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A Moment in Life: Favorite Family Activity



          “Mom, here is the last question. No. 10. What kind of fun activities did you and your parents do together when you were a child? What was your favorite family activity?” My son interviewed me for his social study homework. He sat in front of the computer with his iPad nearby.

           Playing poker cards came to my mind immediately. “We played poker cards during holidays. We also ran in the morning before school for a while. But my favorite family activity was listening to the story on the radio at lunchtime.” My 12-year-old son quickly keyed in my answers on his cordless computer keyboard. Watching his finger type as fast as an elite pianist, my mind went back to the time almost 40 years ago, when refrigerator and air-conditioner weren’t in my vocabulary. 

It was an unprecedentedly hot summer. Liuzhou, an industrial city in southern China, suffered the worst drought in decades. Water could no longer be pumped to our home on the third floor. We had to fetch water in buckets from a shared faucet on the ground level. The fresh veggies that I used to dislike became a rare treat. Pickled cucumbers, dried long beans, preserved olives, salty fish, and salty eggs showed up on our dinning table more and more frequently. Every day my family had lunch together. Then we took an hour- long nap to escape the burning sun. Dad often complained about how hot the weather was when he came home for lunch.  My brother and sisters were always whining about the food. “When can we have some real food? We are sick of those pickles!” My younger brother frowned at the brownish dish and protested.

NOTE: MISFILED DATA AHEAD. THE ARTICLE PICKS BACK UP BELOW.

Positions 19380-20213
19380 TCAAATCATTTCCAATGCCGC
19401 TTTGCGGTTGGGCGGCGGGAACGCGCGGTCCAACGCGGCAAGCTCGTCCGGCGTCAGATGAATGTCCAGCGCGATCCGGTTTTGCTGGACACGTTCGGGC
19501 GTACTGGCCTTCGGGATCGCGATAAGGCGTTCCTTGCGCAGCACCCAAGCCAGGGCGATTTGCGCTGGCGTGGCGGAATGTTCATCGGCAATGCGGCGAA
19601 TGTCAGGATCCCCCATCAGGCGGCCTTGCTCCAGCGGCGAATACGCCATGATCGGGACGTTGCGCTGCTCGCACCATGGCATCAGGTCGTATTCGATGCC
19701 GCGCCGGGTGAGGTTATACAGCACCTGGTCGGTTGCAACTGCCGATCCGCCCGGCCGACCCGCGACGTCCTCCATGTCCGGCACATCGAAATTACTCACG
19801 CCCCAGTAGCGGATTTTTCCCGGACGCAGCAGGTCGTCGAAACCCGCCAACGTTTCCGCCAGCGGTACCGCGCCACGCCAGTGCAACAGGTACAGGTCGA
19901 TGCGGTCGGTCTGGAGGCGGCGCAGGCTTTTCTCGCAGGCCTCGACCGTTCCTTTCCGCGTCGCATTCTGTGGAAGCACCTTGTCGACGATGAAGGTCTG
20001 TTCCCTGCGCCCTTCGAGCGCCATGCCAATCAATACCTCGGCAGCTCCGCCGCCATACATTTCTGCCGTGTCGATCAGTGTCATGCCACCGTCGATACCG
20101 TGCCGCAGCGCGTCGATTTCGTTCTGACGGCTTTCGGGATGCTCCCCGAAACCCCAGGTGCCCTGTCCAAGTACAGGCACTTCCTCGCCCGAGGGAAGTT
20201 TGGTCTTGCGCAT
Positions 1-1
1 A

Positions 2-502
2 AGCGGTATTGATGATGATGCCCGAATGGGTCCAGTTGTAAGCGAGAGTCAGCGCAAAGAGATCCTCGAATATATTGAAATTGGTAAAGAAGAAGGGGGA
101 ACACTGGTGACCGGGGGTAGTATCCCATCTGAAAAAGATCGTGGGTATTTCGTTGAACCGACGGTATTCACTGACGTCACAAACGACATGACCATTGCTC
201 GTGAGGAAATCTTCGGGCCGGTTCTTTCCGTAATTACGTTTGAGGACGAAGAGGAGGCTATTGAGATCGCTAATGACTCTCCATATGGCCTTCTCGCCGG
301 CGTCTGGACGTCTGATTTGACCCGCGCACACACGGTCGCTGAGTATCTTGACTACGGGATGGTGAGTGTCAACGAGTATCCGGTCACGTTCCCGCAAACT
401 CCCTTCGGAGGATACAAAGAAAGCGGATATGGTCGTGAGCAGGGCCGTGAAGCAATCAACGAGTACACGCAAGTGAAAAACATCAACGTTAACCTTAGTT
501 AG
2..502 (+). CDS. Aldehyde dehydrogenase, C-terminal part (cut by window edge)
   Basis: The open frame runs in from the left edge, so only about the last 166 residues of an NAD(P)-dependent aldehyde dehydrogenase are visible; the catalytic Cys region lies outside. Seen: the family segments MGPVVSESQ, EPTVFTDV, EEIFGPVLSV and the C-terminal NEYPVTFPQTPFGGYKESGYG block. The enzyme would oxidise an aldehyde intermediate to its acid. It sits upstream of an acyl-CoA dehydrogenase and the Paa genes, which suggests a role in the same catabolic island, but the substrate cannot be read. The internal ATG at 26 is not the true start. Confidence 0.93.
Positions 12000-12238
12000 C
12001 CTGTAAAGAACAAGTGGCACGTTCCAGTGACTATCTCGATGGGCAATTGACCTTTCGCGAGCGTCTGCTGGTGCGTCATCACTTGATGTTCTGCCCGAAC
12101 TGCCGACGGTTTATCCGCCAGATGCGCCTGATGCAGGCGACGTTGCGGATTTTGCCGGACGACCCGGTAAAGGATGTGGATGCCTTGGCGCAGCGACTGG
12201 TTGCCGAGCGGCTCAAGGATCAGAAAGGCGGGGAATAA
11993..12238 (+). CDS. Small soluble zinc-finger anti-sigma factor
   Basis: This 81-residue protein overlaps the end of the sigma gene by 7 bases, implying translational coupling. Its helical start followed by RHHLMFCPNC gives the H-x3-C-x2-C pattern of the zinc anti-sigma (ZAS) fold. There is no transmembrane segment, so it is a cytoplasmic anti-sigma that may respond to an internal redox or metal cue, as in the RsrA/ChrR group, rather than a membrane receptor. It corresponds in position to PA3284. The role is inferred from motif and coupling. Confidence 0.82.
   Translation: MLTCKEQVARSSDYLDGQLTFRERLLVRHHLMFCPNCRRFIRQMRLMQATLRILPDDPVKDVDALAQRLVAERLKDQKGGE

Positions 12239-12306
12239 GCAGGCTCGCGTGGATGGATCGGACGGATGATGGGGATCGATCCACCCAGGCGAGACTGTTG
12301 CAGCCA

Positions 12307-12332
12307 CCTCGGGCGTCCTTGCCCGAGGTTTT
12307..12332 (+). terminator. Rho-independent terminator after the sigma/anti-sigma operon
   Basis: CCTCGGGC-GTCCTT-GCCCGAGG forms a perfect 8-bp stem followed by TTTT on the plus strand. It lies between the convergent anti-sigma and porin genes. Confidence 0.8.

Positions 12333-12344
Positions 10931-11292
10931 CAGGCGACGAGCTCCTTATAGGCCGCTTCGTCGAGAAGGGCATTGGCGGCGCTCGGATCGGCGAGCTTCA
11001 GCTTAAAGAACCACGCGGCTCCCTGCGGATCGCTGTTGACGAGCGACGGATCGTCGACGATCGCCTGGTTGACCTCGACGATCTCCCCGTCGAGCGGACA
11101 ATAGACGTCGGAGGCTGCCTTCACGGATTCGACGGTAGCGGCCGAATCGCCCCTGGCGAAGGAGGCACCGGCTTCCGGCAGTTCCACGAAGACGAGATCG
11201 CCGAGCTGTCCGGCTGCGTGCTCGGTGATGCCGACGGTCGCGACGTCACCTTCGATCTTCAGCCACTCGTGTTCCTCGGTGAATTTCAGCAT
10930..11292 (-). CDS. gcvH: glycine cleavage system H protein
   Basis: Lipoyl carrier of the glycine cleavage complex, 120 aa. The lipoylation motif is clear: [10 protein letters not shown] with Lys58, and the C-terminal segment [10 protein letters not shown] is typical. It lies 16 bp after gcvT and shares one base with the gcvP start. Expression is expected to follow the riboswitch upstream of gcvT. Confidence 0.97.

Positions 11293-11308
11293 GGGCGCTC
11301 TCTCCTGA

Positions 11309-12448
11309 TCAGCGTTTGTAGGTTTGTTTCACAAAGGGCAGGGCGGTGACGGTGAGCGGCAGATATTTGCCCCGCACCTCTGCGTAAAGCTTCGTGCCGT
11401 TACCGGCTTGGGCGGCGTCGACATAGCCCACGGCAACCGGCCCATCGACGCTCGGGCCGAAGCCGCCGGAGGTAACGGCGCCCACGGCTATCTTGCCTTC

Then one day Dad brought home a brand new radio. Our whole family was instantly hooked when the story time came on after the news and weather report.  Every day from 12:30 to 1pm, the radio would broadcast an episode of a long story. The narrator recreated vivid scenes and dialogs using his magic voice. Men and women, young or old, happy or sad, all seemed to be hiding inside the little rectangular box. Coming home from work, Mom cooked as fast as she could during the news time.  I set up the folding table and chairs. My brother took our only electric fan from bedroom to the kitchen. My two sisters put the chopsticks on the table and filled our bowls with white rice. The seamless teamwork was to ensure we could sit down in our tiny kitchen before the story time began.

           We ate our food quietly, not because Mom would remind us about good table manners, but because we were afraid that any slurping would make us miss something. Occasionally Mom was lucky enough to get some meat and greens on the table, but the good food didn’t stir the excitement as they used to. We all were so into the story that we cared less about what we ate, good or bad.

            We listened to a few heroic stories.  The lives of the people in the story deeply touched us. We had our ups and downs with them and experienced a full range of emotions. A few times the food sprayed out of our mouths like a volcano as we couldn't help laughing. There were times Mom sneakily wiped her tears and Dad just left the table and pretended to get another serving of steamed rice from the counter.